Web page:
Then Jennifer Charles and Oren Bloedow recorded an album with Steve Albini. Not surprisingly, the label didn't dig it. After some protracted name-calling, Elysian Fields found itself free again, at the cost of the Albini record (which is now owned by whoever holds the Radioactive catalog these days).
Thing is, this disc fulfills the promise. Charles' breathy chanteuse style is more entrancing than ever, and Bloedow's music is amazing in its own right. These songs trip and roll along in a leisurely fashion, not too concerned with how much emotional capital they're spending.
This album is a stunner. Well, duh. I coulda written that without hearing the thing. At least, that was my anticipation. The reality surpasses my high expectations. An album that will be played for a long, long time.
reviewed in issue #222, 9/24/01
Insistent, lushly decorated acoustic guitar pop. Elza sounds like a lot of young women who want to "make it big" with their music. Her songwriting is good, no doubt about it. I just wish she hadn't added so many accouterments.
The excessive production (which the liners say she led, so I feel just fine pinning that on her) wipes out any originality the songs themselves had. Every piece is turned into a potential AAA anthem, and the album seems to run in place.
It is too bad, because I think these songs would have worked much better with just her guitar and voice. There are still some flaws, of course, but at least this would have sounded like "Elza" instead of "Elza who sounds a whole lot like a thousand other singers."
There's a fine line to walk between being too original (and thus not getting anyone to listen to you) and too copycat (where lots of people may listen, but they have no idea who you are).Elza erred on the side of the supposed mainstream desire. That may work. Who knows? I just wish I heard more of her.
(My Pal God)
reviewed in issue #214, 4/2/01
The Embarrassment was a band from Wichita. Kansas. Broke up in 1983, briefly reunited in 1990 and then gave up once again. Around the halls of my college radio station at the University of Missouri, folks spoke of the Embarrassment with wistful awe. What should have been.
In terms of hits, that is. In terms of legend. And, well, now that the band has more retrospective releases (including one called Retrospective) than actual albums, maybe there is something of a legend out there.
In any case, this set of songs is intended as a companion to the Bar/None compilation Heyday, which did a pretty good job of packaging the band's "official" output. Studio outtakes, live recordings from radio stations and clubs and the like populate this disc. The recording quality is rarely great and often somewhat below average. What does come across, though, is the weird aura of the band, the thing that has created so many crazily devoted fans.
Anyway, if you've got any questions, just listen to track #2. It's called "Podman," and if that doesn't hook you, forget about it. You're not gonna want to join the cult. The rest of us can laugh at you and practice our secret handshakes. And play the sacred recordings over and over.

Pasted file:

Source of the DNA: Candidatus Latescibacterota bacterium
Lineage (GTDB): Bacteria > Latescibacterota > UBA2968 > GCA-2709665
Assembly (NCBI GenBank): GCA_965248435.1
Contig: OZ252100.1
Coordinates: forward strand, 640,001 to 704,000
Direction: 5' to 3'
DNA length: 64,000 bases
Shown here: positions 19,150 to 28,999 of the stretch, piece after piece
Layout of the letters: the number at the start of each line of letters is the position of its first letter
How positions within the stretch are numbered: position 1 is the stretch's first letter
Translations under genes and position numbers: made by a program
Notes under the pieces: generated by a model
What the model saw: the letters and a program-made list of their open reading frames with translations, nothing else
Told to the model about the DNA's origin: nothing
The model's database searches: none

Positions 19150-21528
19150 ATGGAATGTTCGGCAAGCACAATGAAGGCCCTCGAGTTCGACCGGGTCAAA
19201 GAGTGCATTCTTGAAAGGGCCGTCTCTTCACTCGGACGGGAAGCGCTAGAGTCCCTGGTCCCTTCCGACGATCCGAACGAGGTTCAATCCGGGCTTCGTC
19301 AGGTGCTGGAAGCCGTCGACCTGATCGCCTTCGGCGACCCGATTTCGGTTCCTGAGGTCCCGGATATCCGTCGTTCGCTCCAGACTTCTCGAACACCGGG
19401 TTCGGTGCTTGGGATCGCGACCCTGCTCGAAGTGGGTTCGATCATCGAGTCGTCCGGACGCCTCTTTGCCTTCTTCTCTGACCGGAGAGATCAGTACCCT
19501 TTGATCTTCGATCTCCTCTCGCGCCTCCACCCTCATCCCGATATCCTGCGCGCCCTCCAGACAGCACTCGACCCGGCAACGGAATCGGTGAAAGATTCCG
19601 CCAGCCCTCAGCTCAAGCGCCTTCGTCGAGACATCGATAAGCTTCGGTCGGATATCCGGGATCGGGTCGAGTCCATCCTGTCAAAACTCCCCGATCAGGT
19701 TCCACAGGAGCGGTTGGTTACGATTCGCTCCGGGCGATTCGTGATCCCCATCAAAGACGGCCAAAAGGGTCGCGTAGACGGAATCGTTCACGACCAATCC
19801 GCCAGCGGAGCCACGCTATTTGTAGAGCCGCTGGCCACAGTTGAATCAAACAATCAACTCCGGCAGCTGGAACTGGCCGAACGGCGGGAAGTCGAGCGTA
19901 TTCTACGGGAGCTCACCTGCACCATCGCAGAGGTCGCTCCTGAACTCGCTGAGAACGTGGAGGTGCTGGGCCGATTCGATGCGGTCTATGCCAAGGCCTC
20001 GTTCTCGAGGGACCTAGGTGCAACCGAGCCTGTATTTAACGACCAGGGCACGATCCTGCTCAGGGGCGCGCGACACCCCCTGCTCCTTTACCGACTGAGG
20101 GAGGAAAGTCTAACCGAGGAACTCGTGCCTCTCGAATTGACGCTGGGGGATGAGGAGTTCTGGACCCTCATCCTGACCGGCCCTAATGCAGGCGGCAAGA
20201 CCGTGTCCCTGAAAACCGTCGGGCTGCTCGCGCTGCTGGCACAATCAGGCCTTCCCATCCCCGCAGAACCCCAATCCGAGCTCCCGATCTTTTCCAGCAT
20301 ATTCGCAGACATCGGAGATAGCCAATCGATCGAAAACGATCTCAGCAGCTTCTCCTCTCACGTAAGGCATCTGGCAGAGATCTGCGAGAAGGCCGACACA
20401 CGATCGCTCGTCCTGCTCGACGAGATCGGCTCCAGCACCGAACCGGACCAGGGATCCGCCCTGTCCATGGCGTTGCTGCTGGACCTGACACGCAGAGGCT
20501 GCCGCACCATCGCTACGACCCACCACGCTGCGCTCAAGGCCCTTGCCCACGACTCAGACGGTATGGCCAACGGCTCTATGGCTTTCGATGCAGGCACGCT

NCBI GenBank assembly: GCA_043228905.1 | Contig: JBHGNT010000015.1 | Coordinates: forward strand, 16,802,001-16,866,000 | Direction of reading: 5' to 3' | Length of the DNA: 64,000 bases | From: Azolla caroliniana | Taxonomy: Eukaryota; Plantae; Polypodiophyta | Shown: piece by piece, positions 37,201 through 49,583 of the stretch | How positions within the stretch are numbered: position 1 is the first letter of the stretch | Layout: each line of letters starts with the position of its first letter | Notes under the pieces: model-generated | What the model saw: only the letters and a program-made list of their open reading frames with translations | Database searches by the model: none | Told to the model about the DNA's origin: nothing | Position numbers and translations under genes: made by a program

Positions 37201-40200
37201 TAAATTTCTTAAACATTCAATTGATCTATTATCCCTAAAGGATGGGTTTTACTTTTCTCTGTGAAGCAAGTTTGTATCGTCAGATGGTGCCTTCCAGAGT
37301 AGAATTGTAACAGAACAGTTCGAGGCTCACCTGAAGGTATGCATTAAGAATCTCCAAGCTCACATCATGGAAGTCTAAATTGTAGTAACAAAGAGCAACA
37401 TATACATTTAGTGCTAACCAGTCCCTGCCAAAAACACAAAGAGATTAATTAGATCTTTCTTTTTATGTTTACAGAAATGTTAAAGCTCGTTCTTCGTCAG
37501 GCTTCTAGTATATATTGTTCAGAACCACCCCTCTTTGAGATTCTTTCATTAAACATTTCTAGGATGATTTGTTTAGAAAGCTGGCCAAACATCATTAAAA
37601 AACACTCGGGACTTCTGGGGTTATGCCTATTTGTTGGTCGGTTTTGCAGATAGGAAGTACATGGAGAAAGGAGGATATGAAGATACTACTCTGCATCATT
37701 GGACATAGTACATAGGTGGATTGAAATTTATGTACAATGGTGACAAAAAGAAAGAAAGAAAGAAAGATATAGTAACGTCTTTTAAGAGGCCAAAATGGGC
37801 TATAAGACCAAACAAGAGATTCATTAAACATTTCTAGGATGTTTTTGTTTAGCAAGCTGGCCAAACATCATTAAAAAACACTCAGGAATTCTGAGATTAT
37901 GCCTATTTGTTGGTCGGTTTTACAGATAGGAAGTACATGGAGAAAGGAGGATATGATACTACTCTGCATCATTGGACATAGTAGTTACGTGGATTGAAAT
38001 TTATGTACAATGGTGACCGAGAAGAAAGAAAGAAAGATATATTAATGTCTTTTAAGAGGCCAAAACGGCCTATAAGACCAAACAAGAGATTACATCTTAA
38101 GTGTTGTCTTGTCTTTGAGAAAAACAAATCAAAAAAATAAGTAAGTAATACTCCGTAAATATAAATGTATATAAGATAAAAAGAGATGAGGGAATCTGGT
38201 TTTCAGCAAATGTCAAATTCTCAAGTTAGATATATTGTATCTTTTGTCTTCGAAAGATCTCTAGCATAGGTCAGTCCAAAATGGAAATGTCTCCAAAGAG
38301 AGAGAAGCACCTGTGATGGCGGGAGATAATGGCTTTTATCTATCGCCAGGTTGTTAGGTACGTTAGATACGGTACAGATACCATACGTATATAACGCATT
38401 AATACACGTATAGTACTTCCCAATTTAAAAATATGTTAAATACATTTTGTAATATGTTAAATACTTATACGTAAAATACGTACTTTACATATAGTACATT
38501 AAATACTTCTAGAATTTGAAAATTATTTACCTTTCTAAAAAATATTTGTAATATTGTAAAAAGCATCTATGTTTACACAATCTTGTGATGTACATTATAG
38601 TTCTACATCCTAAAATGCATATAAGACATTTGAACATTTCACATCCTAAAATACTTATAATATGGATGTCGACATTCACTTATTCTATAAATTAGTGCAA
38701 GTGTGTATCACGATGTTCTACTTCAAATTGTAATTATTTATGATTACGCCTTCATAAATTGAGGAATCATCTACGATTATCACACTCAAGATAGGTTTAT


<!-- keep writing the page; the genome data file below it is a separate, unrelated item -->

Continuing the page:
The Embedded 12"
reviewed in issue #223, 10/15/01
Embedded is producers Ese and Hipsta. The three tracks here (in various forms) feature Vast Aire (from Cannibal Ox and Atoms Family), Zion I and Lodeck. Each of the three tracks ("Building Blocks," "Tippin' Dominoes" and "Hyperventilation") will be on the forthcoming Bedford Files, an underground hip hop collection.
Embedded does have a fine touch on the beats. Not only that, each track matches the creative style of the MC in question. There's definitely some solid collaboration going on.
One 12" that's chock full of goodies. Each of the three tracks is solid, tending toward outstanding. First rate all around.
Emergency Broadcast Network
Behavior Modification/We Will Rock You CD5
reviewed in issue #26, 1/15/93
As industrial dance music goes, this stuff is boring. The beats are moronic and what music exists really doesn't. On the other hand, the idea of sampling the (as you read this) ex-president and new president to say "We Will Rock You" is a bit of political inspiration. As for the other track, "Psychoactive Drugs," everything is a little better.
Emergency String Quintet
On the Corner (Market and Sixth)
reviewed in issue #236, December 2002
Four pieces, five players, fifty some odd minutes. Unlike most Public Eyesore releases, this puppy doesn't sound improvised. The music is most definitely avant garde, using "noise" (in this case, plucking, thwacking and scraping bows on strings, among other things) as well as traditionally cultivated sounds to illustrate the ideas of the composer.
You either really dig this music, or you sit around and say things like "turn that shit off." I'm in the former group, and my wife is in the latter. We're still happily married; disparate views of what constitutes music isn't a barrier to a good relationship. Still, this isn't the sort of album you toss in the discer for a blind date.
Looks like I'm dancing around here without saying much about this album. Well, I like it. I like the way the five members of the quintet play around with the music and each other. There is a very strong sense of the group in these pieces. That sense, and the composing, is what keeps these pieces woven tightly together.